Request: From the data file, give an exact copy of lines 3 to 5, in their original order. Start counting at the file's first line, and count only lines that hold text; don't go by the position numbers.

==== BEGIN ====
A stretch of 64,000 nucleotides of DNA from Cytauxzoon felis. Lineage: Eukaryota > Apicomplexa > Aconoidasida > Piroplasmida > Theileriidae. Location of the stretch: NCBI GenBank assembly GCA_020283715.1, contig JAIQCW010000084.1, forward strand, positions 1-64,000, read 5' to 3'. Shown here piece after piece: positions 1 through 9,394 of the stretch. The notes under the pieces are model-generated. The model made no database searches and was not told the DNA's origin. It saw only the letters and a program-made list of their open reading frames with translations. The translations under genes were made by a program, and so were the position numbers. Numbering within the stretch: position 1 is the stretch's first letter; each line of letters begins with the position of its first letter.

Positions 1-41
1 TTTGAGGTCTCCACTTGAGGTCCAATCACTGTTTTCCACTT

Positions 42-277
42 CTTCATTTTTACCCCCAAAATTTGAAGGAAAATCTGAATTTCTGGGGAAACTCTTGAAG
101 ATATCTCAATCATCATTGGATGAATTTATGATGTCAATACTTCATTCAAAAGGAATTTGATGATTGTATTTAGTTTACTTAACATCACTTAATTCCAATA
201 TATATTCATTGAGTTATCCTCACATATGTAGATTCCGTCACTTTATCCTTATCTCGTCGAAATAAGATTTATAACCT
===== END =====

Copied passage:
1 TTTGAGGTCTCCACTTGAGGTCCAATCACTGTTTTCCACTT

Positions 42-277
42 CTTCATTTTTACCCCCAAAATTTGAAGGAAAATCTGAATTTCTGGGGAAACTCTTGAAG